Celebrating its 100th year anniversary on May 9, the town of Locke is America’s last rural Chinese town and Sacramento County’s own historical gem. The aftermath of a fire in 1915 caused Chinese immigrants from Walnut Grove to begin building a bustling center of commerce.
Locke holds a very special place in Sacramento and the nation; it is the only town in the U.S. built by the Chinese for the Chinese alone and it is still a living community welcome to visitors free of charge.
Locke’s current atmosphere holds an air of nostalgia, authenticity and charm. It is a place where time seemingly has stopped, and yet, a small, resilient population of 80 people still lives there. In its heyday in the 1940s, Locke bustled with shops, fish markets, gambling halls, a theater and a school. Today, the majority of the town has been left untouched and unrestored, much to the delight of visitors. The residents of Locke have adapted to the times with modern plumbing and electrical systems, but have preserved the original buildings.
A former boarding house now stands as a visitor’s center, museum, and research facility operated by the California State Parks and the Locke Foundation. The Chinese School, gambling hall, and social center have all converted into exhibits to preserve their rich history. Until his death in 1961, the owner of Al’s Place Restaurant was more famous for his antics than his food; at present, the restaurant and bar remains as a popular eatery, open 7 days a week.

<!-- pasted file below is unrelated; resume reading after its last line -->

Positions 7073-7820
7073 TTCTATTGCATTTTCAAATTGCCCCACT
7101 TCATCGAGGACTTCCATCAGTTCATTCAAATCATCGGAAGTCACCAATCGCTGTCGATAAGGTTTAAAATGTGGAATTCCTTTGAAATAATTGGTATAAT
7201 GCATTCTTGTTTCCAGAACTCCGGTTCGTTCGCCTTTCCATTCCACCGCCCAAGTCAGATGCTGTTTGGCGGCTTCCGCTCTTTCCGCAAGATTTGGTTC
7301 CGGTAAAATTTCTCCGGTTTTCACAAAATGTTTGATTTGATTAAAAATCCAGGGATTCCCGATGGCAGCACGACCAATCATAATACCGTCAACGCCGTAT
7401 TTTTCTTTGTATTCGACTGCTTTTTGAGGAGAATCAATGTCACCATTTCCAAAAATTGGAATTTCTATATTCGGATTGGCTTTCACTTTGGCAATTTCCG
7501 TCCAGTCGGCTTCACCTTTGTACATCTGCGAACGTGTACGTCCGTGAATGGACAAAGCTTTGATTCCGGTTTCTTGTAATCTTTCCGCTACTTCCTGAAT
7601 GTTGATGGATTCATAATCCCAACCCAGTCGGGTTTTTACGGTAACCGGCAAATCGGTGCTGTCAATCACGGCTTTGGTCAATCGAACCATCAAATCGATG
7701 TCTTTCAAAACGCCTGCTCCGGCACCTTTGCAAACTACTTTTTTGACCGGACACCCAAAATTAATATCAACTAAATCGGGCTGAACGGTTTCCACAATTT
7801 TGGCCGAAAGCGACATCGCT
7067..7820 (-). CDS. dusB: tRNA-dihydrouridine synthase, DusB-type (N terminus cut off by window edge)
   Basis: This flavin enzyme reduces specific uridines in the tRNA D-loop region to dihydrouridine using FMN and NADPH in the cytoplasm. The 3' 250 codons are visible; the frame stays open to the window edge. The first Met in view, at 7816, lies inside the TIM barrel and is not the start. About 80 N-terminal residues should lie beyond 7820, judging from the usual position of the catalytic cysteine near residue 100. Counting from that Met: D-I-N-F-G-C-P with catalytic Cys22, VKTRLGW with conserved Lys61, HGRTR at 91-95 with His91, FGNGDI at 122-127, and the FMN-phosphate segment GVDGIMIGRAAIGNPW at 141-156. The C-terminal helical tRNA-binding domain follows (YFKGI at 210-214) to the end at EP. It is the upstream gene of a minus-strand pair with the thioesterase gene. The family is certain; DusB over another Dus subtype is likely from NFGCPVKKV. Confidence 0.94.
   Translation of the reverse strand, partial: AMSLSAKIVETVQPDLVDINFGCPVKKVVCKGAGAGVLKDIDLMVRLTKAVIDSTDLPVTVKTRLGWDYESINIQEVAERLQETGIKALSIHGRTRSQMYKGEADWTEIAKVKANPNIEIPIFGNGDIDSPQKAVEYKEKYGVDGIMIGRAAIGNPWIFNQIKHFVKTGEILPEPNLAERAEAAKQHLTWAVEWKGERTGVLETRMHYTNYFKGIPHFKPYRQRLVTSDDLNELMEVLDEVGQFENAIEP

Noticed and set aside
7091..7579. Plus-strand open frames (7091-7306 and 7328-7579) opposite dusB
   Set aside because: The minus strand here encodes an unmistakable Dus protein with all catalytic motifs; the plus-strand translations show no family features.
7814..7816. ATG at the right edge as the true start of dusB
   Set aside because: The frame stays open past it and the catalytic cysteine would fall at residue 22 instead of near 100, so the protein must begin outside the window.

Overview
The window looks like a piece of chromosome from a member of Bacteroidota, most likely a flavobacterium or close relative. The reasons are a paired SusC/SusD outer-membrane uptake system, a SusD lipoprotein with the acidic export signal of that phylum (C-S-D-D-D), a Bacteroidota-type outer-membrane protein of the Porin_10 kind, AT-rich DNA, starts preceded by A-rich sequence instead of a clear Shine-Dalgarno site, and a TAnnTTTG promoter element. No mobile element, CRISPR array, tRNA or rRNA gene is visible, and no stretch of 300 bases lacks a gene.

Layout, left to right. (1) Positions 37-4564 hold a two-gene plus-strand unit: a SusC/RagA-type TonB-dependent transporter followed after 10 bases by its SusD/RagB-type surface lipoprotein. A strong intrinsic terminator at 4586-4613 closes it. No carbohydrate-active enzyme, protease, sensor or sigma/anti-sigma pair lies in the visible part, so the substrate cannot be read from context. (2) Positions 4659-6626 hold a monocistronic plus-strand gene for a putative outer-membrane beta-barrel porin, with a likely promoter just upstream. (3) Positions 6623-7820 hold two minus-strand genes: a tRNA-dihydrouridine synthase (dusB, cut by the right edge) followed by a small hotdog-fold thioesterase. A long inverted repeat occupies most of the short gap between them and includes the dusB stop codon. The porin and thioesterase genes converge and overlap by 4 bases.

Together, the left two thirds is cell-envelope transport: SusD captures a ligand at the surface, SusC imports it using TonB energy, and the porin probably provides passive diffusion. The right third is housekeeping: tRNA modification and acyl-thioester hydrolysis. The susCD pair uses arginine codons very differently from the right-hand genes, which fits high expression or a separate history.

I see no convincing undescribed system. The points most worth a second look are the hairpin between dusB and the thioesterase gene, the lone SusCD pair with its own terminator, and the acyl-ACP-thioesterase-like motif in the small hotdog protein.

With only three main streets, the town is ornately lined with unique galleries, shops, and even boasts its own Toilet Bowl Garden. The entire site of Locke was declared a National Historic Landmark and listed in the National Register of Historic Places by the National Park Service. There is no charge to visit and explore the town and surrounding areas, unless you opt for a $5 tour.
“In commemorating Locke’s Centennial, we celebrate the rich cultural traditions and historical roots which helped it achieve national recognition as a Historic Landmark in 1990,” said Supervisor Don Nottoli. “Visitors to Locke and surrounding communities are welcomed and we encourage people of all ages to enjoy the unique sights and places of interest which abound in the Sacramento-San Joaquin Delta.”
The 100Th Anniversary Celebration of Locke, called the “The Legacy Lives On” will be held on May 9, from noon – 4 p.m., with a program that includes traditional Asian entertainment, an author lecture by Lawrence Tom, a grand prize drawing, and lunch by Louie’s Restaurant and Catering.
“We look forward to the region joining us in celebrating this incredible historical gem,” said District 2 Supervisor, Patrick Kennedy. “It’s not only part of our heritage, it’s a part of our rich Delta culture. It is important that Locke keeps its integrity for generations to come. Sacramento is fortunate to have our own piece of history embedded in this quaint town.” Former District 2 Supervisor Jimmie Yee was a frequent supporter of the town and donated $3,000 in congratulations of the centennial celebration.
Writer: Gospel Cruz, Communication and Media Intern